Colorado Court Rules, Trump is not eligible to serve as US President

 Due to his participation in his supporters’ attack on the U.S. Capitol on January 6, 2021, former President Donald Trump was disqualified by the Colorado Supreme Court on Tuesday from running for office in the state’s presidential election the following year.

According to a seldom-used clause of the U.S. Constitution that prohibits officials who have participated in “insurrection or rebellion” from holding office, Trump is now the first presidential candidate in American history to be declared ineligible for the presidency.

The court found that because of his role in inciting violence against the U.S. government, the front-runner for the Republican nomination in 2024 is ineligible to run for office under the U.S. Constitution.

The ruling only pertains to the state’s Republican primary on March 5; however, its outcome is expected to have an impact on Trump’s candidature for the general election on November 5. Colorado is seen by unbiased U.S. election observers as safely Democratic, indicating that President Joe Biden will probably win the state regardless of what happens to Trump.

With assistance from Citizens for Responsibility and Ethics in Washington, a group of Colorado voters filed the lawsuit, arguing that Trump ought to be removed from office for encouraging his followers to attack the Capitol in an unsuccessful attempt to block Biden’s succession as president following the 2020 election.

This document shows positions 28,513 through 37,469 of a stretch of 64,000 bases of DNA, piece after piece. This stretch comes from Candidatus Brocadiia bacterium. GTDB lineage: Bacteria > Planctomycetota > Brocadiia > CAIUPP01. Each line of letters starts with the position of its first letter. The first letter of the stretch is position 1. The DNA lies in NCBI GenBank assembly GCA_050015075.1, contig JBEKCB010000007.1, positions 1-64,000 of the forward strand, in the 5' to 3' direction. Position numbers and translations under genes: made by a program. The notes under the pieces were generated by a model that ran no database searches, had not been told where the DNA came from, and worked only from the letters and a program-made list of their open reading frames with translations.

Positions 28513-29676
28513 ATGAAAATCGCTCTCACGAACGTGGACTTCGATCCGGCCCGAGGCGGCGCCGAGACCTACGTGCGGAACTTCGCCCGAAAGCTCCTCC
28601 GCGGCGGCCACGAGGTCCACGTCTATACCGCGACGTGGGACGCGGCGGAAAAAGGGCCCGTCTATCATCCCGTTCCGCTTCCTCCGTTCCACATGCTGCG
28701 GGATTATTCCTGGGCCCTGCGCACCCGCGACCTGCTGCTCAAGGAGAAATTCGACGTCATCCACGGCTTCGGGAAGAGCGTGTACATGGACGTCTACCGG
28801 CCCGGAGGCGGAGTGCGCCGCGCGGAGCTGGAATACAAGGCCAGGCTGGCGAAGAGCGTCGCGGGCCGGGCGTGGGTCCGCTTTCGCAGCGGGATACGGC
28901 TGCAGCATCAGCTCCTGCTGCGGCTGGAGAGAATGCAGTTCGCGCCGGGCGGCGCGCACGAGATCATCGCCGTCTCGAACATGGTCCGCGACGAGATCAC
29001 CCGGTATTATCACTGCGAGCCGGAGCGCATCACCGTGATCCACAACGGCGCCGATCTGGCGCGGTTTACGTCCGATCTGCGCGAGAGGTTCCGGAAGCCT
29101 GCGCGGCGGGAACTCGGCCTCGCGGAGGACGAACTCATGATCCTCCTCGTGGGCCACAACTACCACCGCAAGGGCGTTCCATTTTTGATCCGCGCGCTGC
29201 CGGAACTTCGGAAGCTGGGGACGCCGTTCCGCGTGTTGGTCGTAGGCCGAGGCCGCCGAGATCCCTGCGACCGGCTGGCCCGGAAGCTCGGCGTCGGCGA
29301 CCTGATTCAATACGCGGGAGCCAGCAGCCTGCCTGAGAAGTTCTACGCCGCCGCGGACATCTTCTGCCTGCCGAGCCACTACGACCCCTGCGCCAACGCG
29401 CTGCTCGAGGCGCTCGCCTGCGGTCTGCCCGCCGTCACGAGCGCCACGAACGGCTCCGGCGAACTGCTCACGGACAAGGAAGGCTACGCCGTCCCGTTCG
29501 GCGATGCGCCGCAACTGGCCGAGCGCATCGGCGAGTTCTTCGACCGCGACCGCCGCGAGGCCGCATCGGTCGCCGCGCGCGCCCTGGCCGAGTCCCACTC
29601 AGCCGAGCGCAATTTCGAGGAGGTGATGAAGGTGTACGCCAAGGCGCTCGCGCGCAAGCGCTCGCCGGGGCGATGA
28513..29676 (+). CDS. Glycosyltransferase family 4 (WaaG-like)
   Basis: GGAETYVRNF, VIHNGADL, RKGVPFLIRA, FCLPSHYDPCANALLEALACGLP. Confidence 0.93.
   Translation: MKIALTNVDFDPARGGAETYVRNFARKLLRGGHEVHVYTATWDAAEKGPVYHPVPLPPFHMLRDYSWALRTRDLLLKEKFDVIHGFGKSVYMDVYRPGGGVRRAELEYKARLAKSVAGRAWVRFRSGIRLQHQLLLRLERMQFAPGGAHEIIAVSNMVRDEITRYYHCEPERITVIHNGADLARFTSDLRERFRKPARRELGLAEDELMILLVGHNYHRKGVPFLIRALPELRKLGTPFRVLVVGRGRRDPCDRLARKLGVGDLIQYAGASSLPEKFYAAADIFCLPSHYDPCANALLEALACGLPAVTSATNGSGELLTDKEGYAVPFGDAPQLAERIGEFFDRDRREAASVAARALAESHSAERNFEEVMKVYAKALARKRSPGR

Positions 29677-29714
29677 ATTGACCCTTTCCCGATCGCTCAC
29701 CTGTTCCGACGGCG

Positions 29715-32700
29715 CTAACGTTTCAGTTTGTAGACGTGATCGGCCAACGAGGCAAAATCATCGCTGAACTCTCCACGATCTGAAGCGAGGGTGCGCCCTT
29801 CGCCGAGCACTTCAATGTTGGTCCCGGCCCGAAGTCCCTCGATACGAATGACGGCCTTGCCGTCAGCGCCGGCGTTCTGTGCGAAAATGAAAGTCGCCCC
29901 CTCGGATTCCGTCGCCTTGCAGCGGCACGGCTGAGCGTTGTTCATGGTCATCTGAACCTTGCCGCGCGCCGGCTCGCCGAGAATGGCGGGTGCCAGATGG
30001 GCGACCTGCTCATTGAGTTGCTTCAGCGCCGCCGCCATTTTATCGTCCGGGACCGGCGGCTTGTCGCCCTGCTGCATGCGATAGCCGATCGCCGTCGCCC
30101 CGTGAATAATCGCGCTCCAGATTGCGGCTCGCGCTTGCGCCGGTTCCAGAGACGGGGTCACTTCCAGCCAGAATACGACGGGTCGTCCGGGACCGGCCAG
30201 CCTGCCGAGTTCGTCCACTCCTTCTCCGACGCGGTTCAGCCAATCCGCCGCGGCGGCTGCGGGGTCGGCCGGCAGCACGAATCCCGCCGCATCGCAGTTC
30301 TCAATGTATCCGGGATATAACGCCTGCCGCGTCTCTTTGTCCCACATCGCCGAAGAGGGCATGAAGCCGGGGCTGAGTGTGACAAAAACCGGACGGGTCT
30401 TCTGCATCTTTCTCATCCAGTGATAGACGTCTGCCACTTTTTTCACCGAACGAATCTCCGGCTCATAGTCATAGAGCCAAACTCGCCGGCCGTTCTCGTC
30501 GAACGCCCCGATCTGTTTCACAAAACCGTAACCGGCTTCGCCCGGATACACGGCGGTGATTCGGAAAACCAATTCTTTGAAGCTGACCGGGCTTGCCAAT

In addition to labelling the court ruling “flawed” and “undemocratic,” Trump’s campaign announced that it would be appealed.

The Trump campaign has denounced 14th Amendment challenges as an attempt to keep millions of voters from selecting the candidate they want to lead them as president.

Advocate groups and anti-Trump voters have successfully challenged Trump’s candidature in court using section 3 of the 14th Amendment, which was passed following the Civil War, and this decision is a victory for them.

The ruling overturns a lower court judge’s finding that Trump incited violence among his supporters, thereby engaging in insurrection. However, as president, Trump was not considered a “officer of the United States” and was therefore not subject to disqualification under the amendment.

Trump’s attorney claimed that the Capitol riot was not violent enough to be considered an insurrection and that Trump’s speech to his supporters that day in Washington was protected by his right to free speech. The attorney argued that the courts lacked the power to order Trump to be taken off the ballot.

In addition to possibly taking the case all the way to the US Supreme Court, supporters had hoped to use it to further a larger disqualification campaign.

With three Trump appointees, the U.S. Supreme Court has a conservative majority of 6-3.

The Colorado court ordered a stay of the decision until January 4, 2024, to give time for appeals.

“Today’s court ruling upholds the claims made by our clients in this lawsuit: that Donald Trump is an insurrectionist who violates Section 3 of the 14th Amendment by virtue of his involvement in the attack on the Capitol on January 6th, and that Secretary Griswold ought to prevent him from appearing on Colorado’s primary ballot. To safeguard the future of democracy in our nation, it is not only historic and justified, but also imperative, according to CREW President Noah Bookbinder.

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